Visualization Vednesdays highlights graphics and movies created by professional scientists and explains the science behind the visual. I’ll be focusing on physical oceanography cause they be my peeps, but if you know of another great ocean visualization please send it my way. But, there are some rules. These videos have to be made by the researchers themselves. No graphics department, just the pure creativity of scientists. Because really, who doesn’t enjoy beautiful things?
There are oodles of movies about the loss of sea ice in the Arctic. But I heart this one because it shows the pathway by which sea ice is leaving the Arctic. As the movie progresses from 1980 to 1995 (I totally admit the data is a little old), we can see really old and thick ice (white regions) leaving the Arctic on the bottom right hand corner of the screen just east of Greenland via a constriction called Fram Strait. The blue regions show younger and thinner ice. The dancing red worms are drifter tracks, which are really just large buoys imbedded in the ice and whose positions are tracked via satellites. And just like the ice, they too are getting the hell out of dodge via the same pathway.
The movie was created by Ignatius Rigor, a sea ice scientist at the University of Washington. It combines sea ice extent from satellites, with sea ice motion and age obtained from the satellite tracked drifters. I personally think the drifters are pretty awesome, not only because I am currently working on a project using the data from these buoys. They are part of a program to track Arctic ice that has been going on since 1979! So long that the buoys dance across the Arctic has changed from disco to moshing to dubstep.
Ice leaving the Arctic isn’t anything new. Transpolar drift has existed for a long time and pushes ice towards Fram Strait and eventually into the North Atlantic, creating various sorts of aquatic hazards for mariners (along with the scores of icebergs that come from Greenland). The problem now is that not enough thick ice is being produced to replenish the ice that drifts out of the Arctic. It is the loss of this old thick ice that worries scientists.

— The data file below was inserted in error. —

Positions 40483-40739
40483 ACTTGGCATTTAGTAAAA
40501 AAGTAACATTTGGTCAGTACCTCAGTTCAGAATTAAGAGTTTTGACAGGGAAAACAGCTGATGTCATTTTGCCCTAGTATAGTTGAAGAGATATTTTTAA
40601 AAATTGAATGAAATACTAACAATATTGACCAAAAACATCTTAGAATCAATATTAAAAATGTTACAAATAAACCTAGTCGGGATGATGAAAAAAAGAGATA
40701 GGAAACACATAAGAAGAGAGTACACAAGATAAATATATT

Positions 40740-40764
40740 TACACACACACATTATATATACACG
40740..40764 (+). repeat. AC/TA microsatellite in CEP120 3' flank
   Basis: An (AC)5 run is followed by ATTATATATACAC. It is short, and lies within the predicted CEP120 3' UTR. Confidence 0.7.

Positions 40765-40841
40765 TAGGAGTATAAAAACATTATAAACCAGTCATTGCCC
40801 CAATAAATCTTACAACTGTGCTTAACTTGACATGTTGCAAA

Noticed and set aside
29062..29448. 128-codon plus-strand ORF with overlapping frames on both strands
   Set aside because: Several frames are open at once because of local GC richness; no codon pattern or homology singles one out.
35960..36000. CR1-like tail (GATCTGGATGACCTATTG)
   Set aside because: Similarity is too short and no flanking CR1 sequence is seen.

There are two different categories of ice that scientists like to talk about: first year ice and multiyear ice. Or as I like to call them, baby and grandpappy ice. First year ice is the baby of the Arctic, having just been created when it gets cold, dark and stormy in Autumn. Baby ice proliferates, covering not only the entire Arctic but more southern basins such as Baffin Bay (between Greenland and Canada) and the Bering Sea (between Alaska and Russia). Baby ice’s other name is seasonal ice. It forms every year, but a large part will melt in the spring and summer when the sun and warmth return. Only in the Arctic Ocean, usually far from the coasts, will baby ice survive the summer and become thick, old grandpappy ice, the multiyear ice we care about.
When it’s there, sea ice protects the interior of the Arctic Ocean. It insulates against the effects of surface heating, giant Arctic storms and even precipitation. It is an excellent platform for polar bears and walruses to have polar parties on. There are even entire microbial communities within brine channels in sea ice! In the movie above, we can clearly see there is less and less multiyear ice in the Arctic. This means that less of the Arctic will be ice covered in the summer, since ice that could have hung around all summer long is being flushed out to the North Atlantic. It’s a little unclear what the effect of less multiyear ice will be, but we do know it will change seasonal and long term patterns in the Arctic. Whether these are good and bad we will eventually find out.